Moderate Drought conditions have taken hold in parts of Central and South Florida, the U.S. Drought Monitor said Thursday, and Abnormally Dry conditions have spread east through Miami-Dade and mainland Monroe counties.
The drought conditions span an area on the West Coast from around Tampa south to Naples, east across the peninsula’s interior and spanning the East Coast from just north of Jupiter to southern Brevard County.
FLORIDA RAINFALL DEFICITS AS OF THURSDAY: Miami, 1.22 inches. Fort Lauderdale, 1.6 inches; West Palm Beach, 1.41 inches and Naples, 1.05 inches.
Key West, 0.61; Marathon, 1.16; Fort Myers, 1.02; Tampa, 0.82; Fort Pierce, 1.31; Vero Beach, 0.78; Orlando, 0.88; Melbourne, 0.39; Daytona Beach, 0.98; Jacksonville, 1.13; and Gainesville, 1.44.
STORM POTENTIAL UPDATE: The latest runs of the GFS, ECMWF and other forecast models continue to show a very vigorous surface low scooting across the Gulf of Mexico in the Wednesday-Thursday time frame. Friday morning’s run of the GFS has the low entering the southwest Florida peninsula and cutting east across the peninsula.
NOAA’s Weather Prediction Center has upped forecast rain amounts to more than 2 inches just off South Florida’s East Coast.
The National Weather Service Wednesday night/ Thursday South Florida forecast is for windy conditions with a 50 percent chance of showers and thunderstorms.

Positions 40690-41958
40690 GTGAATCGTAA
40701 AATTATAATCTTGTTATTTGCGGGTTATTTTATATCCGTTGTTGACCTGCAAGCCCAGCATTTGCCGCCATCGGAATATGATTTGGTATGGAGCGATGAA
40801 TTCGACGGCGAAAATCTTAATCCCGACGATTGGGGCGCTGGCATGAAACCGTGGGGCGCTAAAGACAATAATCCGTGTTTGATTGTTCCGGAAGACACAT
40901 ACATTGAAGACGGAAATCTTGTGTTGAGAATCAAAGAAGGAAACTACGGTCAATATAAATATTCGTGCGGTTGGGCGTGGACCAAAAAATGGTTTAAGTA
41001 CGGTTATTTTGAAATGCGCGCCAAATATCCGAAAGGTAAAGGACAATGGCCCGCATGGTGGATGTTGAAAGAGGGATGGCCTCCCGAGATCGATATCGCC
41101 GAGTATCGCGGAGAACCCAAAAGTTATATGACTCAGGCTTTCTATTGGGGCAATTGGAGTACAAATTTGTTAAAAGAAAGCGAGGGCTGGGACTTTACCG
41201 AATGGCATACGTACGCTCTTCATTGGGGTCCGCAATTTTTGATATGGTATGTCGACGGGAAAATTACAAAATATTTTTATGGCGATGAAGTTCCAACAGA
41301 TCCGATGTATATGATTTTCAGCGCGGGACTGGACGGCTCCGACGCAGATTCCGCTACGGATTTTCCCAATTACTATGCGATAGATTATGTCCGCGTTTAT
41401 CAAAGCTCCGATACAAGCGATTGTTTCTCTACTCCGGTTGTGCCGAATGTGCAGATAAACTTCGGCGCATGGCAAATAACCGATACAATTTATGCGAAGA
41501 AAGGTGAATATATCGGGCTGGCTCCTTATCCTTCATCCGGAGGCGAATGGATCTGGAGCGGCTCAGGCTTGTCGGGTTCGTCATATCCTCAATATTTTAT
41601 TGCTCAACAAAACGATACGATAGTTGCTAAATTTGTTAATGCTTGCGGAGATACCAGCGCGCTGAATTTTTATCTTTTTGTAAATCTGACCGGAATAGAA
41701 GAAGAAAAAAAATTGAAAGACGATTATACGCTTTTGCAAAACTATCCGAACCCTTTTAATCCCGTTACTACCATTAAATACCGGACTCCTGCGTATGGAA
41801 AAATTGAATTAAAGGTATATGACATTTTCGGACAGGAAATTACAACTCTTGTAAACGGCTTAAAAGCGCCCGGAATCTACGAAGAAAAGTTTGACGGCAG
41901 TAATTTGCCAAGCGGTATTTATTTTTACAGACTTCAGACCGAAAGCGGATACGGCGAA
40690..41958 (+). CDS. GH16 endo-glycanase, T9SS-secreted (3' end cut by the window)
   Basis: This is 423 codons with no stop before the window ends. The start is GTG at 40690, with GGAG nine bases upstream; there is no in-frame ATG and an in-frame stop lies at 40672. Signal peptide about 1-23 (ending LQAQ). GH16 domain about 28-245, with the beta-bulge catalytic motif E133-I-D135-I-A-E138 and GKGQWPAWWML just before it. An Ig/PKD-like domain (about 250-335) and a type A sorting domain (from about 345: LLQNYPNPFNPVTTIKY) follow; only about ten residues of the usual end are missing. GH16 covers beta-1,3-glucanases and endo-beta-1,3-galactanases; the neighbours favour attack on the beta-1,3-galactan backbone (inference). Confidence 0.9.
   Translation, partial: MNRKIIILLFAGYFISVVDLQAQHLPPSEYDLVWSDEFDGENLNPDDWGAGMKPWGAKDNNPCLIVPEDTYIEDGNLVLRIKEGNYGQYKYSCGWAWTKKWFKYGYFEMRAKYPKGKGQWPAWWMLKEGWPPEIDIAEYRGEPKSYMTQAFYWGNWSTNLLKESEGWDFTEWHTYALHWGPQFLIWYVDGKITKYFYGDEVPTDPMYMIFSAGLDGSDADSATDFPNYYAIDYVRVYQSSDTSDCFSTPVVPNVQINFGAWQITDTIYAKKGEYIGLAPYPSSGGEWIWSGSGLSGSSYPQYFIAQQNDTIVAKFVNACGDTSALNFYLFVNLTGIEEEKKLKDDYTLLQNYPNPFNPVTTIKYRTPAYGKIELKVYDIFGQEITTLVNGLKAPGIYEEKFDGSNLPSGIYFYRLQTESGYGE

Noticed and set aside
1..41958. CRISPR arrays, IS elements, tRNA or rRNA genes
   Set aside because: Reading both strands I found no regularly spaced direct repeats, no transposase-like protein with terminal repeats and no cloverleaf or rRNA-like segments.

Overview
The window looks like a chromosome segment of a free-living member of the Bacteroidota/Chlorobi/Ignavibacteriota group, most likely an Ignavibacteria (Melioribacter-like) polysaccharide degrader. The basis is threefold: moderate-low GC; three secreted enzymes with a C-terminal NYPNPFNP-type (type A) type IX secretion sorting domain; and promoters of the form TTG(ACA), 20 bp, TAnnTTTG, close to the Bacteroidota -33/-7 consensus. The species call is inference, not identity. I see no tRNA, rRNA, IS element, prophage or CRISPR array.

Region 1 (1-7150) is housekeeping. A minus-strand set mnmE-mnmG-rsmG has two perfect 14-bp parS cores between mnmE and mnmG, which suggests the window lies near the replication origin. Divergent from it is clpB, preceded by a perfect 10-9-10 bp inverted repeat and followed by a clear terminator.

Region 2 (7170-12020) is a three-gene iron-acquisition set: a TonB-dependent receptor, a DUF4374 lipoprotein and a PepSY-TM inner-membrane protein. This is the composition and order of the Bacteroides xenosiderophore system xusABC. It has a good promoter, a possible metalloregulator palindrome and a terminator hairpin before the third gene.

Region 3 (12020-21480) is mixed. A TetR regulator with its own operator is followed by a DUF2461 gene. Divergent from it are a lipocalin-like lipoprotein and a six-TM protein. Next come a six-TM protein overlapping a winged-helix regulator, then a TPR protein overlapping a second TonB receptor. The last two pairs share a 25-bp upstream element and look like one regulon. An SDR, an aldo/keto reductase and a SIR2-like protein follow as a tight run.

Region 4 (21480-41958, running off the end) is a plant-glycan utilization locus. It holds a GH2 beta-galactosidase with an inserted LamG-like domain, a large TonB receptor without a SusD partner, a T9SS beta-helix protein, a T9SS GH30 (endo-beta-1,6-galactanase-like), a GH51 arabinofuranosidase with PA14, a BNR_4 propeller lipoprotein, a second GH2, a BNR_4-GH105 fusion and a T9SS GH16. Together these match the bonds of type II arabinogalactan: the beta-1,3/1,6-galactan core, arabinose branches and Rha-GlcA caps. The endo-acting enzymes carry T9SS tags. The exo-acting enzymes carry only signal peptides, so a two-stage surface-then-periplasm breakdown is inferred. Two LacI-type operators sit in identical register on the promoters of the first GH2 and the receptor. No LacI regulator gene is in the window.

NWS Miami: “As this disturbance develops and pushes eastward on Wednesday into Thursday, it will cut across the peninsula of Florida with the potential of showers and thunderstorms. The concern for strong to severe storms cannot be ruled out though great uncertainty remains with an event in the extended forecast period. One thing to note has been the consistency over the last few days of the GFS and ECMWF with this system.
“The GFS has the cutoff low crossing around Tampa while the ECMWF takes it between Key West and Cuba. This system bears watching and expect the forecast to evolve over the coming days as the potential event time approaches. Much can still change, but the guidance is being consistent so far with the solution.”
NWS Tampa: “More powerful southern stream upper low moves off the Texas coast Tuesday through the south central Gulf Wednesday and over the SW FL Peninsula Thursday. The surface Gulf low system to deepen and strengthen as it moves through the Gulf with potential for widespread showers and a few strong thunderstorms as it impacts the region. Will continue to monitor model solutions with regard to evolution of this system.”
WILD IN THE WEST: A phenomenon called “downslope compression” sent temperatures soaring last weekend south and east of the Rocky Mountains, with Magnum, Oklahoma hitting a jaw-dropping 99 degrees — on Feb. 10.
There were widespread highs in the upper 80s, low 90s and mid- to upper-90s in southwestern sections of Oklahoma, according to Weather Underground, and even Denver hit 80. It was 94 degrees in Witchita Falls, Texas.